Intravitreal ranibizumab therapy was associated with thinning of the subfoveal choroid in patients treated for unilateral idiopathic subfoveal choroidal neovascularization, a study found.
The prospective study included 16 patients with unilateral idiopathic subfoveal choroidal neovascularization who underwent a single intravitreal injection of 0.5 mg ranibizumab and subsequent injections as needed.
Investigators used enhanced depth imaging optical coherence tomography to measure subfoveal choroidal thickness (SFCT). Mean patient age was 31.9 years. Visual acuity was also evaluated.
Patients received a mean 1.25 intravitreal ranibizumab injections. Mean total follow-up was 4.9 months. Mean follow-up after the final ranibizumab injection was 4.4 months.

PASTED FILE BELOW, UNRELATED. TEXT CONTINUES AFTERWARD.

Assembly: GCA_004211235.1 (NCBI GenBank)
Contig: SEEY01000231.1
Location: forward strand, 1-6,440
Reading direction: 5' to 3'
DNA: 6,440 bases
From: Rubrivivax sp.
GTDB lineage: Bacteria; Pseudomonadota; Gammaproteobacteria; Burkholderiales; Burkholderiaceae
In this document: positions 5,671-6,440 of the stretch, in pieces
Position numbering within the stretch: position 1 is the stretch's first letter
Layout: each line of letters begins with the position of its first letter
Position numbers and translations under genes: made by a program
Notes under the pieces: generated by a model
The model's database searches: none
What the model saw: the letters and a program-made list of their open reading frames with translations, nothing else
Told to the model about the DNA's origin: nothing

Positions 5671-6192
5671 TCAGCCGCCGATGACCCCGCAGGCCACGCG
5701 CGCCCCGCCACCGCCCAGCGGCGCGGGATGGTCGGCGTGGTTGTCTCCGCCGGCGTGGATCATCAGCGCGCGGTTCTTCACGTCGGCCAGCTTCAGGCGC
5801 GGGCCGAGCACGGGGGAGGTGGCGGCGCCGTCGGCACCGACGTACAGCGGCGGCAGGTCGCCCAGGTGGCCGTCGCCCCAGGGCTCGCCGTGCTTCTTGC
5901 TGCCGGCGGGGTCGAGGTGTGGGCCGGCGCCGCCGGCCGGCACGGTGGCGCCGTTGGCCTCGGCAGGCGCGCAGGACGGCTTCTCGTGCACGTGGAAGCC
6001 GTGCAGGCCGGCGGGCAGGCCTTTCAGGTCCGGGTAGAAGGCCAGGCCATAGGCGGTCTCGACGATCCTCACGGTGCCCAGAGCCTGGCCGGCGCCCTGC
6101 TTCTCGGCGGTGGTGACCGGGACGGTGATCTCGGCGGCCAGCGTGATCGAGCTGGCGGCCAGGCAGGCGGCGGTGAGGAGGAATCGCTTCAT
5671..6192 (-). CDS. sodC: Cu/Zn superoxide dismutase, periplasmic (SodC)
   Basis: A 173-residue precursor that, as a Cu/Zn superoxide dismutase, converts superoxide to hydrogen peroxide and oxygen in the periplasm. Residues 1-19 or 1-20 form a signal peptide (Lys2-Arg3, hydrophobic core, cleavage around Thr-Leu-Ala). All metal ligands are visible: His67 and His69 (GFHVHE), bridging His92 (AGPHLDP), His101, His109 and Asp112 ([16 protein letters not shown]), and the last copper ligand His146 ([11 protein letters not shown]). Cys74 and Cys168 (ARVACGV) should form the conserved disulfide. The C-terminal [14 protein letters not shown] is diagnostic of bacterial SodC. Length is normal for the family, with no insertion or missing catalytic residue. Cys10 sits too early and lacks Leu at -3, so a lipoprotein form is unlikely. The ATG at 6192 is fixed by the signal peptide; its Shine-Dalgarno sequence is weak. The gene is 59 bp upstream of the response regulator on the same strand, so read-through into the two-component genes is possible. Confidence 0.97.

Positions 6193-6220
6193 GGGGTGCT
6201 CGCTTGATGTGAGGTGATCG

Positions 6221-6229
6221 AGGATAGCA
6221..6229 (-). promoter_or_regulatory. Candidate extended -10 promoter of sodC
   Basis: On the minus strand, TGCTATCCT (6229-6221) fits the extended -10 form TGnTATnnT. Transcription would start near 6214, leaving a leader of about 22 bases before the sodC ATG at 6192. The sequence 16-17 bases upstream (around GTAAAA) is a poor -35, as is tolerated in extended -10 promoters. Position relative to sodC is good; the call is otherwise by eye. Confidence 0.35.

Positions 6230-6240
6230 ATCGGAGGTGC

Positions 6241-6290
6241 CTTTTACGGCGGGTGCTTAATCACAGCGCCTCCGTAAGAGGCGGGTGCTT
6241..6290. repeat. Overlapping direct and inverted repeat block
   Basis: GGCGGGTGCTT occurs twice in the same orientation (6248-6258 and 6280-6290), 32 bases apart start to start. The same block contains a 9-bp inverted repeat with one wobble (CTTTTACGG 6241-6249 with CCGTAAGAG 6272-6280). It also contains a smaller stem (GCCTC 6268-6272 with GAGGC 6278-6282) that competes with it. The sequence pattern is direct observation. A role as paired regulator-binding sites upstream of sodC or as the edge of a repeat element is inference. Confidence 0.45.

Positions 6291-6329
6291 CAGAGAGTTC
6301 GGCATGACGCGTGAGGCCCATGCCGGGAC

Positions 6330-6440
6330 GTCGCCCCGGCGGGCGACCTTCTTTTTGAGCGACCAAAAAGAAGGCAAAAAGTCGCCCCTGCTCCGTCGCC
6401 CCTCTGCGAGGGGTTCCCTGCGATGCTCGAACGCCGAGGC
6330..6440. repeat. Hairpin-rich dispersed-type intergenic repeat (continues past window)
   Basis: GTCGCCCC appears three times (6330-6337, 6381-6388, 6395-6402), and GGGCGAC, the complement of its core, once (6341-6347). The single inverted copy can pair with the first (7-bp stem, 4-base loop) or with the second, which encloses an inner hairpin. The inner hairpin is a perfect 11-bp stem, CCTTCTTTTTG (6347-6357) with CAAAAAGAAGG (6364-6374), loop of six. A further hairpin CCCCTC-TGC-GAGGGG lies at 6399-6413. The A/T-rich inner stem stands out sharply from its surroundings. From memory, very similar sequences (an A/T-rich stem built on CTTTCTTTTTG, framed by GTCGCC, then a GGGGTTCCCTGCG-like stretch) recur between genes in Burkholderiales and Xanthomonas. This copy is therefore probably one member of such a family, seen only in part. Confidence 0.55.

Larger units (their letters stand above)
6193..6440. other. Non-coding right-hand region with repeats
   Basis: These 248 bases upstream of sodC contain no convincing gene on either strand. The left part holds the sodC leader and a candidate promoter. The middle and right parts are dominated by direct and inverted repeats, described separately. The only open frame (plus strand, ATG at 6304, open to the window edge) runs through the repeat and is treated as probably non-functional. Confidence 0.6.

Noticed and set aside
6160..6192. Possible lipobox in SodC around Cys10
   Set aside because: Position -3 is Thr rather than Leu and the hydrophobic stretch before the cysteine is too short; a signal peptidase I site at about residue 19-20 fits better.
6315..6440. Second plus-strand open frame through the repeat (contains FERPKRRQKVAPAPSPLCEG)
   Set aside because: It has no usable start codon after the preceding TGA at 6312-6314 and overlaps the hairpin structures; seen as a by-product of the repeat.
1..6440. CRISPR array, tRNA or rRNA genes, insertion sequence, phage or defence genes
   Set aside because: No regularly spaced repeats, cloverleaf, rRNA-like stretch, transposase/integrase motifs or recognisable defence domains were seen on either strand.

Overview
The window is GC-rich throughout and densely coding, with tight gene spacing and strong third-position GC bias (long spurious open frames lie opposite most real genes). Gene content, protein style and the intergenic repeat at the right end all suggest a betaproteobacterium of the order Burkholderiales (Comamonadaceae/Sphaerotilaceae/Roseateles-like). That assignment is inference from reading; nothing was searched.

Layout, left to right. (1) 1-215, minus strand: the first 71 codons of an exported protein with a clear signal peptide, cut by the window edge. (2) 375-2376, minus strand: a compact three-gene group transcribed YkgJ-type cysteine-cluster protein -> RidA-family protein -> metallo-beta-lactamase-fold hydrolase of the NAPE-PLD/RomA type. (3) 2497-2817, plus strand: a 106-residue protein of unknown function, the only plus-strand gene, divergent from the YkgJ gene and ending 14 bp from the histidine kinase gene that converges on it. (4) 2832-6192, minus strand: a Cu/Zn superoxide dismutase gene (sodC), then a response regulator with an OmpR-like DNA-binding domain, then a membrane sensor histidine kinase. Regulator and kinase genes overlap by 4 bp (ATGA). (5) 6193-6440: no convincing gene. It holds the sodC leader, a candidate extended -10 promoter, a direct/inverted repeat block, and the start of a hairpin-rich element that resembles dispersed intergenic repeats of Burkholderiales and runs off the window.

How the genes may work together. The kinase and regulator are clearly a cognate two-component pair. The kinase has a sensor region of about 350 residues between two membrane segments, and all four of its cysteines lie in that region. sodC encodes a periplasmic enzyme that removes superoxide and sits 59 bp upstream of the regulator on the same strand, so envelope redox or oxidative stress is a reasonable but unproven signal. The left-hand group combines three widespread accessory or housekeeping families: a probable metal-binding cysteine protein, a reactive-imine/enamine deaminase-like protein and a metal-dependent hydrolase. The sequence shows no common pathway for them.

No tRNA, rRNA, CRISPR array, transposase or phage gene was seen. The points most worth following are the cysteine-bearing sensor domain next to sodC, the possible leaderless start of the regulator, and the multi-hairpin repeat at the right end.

Best corrected visual acuity improved significantly, from 0.50 to 0.23 1 month after the initial injection (P < .001).
SFCT decreased from 354 μm at baseline to 328 μm in treated eyes at 1 month (P < .001). However, SFCT increased significantly, to 342 μm, at the final visit.
SFCT changed insignificantly in untreated contralateral eyes.
“It remained elusive whether the choroidal thinning was due to a direct pharmacological effect of ranibizumab or whether it was secondary due to the foveal retinal thinning,” the authors said.
Central retinal thickness decreased significantly in treated eyes, from 400 μm at baseline to 221 μm at 1 month (P < .001) and 214 μm at the final visit (P = . 02).
Disclosure: See the study for a full list of all authors’ relevant financial disclosures.